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. Last Updated: 07/27/2016

Generali Nets INA in Italian Deal




MILAN, Italy -- Italian insurer Generali seized control of smaller rival INA on Tuesday at the climax of a two-month campaign to beef up its domestic market and strengthen its position as Europe's third largest insurer.


The Milan bourse said INA shareholders had offered 80.6 percent of the company in exchange for Generali stock and cash by the time the bid closed, wrapping up the biggest takeover yet seen in Italy's fast-growing insurance sector.


Generali's successful takeover of INA gives the insurer, already Italy's largest, 33 percent of Italy's life insurance business and 19 percent of its non-life market.


In addition to leading the market in Italy, with a 26 percent market share overall, Generali will be second in Austria, second in Spain, third in Germany and sixth in France.


The Trieste-based insurer ranks third in Europe behind Germany's Allianz and Axa of France but until now has earned the biggest single share of premiums on Allianz's home turf in Germany.


"By any standards this is an overwhelming vote of confidence from the market for Generali's bid and its strategy," a source close to the company said.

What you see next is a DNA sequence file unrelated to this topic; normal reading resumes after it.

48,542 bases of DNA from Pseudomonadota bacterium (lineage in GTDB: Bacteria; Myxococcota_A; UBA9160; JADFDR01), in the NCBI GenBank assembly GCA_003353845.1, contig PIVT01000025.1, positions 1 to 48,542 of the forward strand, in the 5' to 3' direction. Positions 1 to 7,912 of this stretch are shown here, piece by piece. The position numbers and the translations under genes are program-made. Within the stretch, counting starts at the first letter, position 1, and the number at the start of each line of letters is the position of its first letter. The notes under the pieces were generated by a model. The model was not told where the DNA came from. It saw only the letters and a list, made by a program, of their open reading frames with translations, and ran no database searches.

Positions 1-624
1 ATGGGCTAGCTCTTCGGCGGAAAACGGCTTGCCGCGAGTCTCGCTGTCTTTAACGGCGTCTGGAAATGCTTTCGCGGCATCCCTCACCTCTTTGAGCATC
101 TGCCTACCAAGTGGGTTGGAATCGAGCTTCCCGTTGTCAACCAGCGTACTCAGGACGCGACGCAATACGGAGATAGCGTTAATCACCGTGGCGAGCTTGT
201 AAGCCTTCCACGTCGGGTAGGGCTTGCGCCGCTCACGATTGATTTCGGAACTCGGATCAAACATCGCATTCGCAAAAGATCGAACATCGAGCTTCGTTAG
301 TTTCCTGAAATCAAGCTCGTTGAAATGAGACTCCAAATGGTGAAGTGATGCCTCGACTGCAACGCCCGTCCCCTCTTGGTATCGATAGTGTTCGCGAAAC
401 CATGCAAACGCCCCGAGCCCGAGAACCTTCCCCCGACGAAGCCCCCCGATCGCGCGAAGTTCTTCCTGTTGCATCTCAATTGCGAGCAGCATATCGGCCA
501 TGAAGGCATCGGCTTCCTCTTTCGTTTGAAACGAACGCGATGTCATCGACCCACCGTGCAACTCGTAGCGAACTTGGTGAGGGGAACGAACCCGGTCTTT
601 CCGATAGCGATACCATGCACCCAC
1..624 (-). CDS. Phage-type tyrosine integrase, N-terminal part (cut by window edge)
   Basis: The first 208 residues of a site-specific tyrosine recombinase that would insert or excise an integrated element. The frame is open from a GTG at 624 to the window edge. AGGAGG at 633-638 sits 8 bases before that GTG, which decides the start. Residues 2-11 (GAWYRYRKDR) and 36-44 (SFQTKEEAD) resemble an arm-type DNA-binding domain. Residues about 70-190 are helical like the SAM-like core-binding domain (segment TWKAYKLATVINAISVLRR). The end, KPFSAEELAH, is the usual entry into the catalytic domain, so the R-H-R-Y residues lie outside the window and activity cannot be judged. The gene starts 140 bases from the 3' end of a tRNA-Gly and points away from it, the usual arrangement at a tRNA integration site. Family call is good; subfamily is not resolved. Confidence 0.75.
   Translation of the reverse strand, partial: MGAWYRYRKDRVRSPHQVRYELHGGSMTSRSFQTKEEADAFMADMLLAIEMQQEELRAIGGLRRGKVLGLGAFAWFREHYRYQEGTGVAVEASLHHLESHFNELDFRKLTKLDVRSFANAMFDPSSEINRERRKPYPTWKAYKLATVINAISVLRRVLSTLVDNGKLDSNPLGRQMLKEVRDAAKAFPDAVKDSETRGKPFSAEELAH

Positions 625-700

Generali has a shareholding in Italy's largest bank, Banca Intesa, following Intesa's takeover of Banca Commerciale Italiana, or BCI. Generali was a core BCI shareholder. Generali CEO Gianfranco Gutty and Chairman Alfonso Desiata have seats on Intesa's board.


Intesa has inherited BCI's link with Germany's Commerzbank, which was a key shareholder. The German bank is also a key ally of Generali as well as its third largest shareholder, further strengthening ties between Generali and Banca Intesa.


Banca Intesa has strong links in France, where Credit Agricole is its largest shareholder with 26.7 percent.


And Generali's biggest single shareholder, merchant bank Mediobanca, has a strong market position in Italy. Moreover, Generali's successful bid neutralizes a threat to its domination of the Italian market that was being mounted by Turin-based Sanpaolo IMI f ensuring that Generali and its allies maintain a central role in Italy's financial system.


INA's board abandoned hopes of a white-knight rescue by Sanpaolo in the autumn after Sanpaolo and Generali came to an agreement to carve up INA's banking assets between them, telling its shareholders to accept the cash-paper bid from Generali.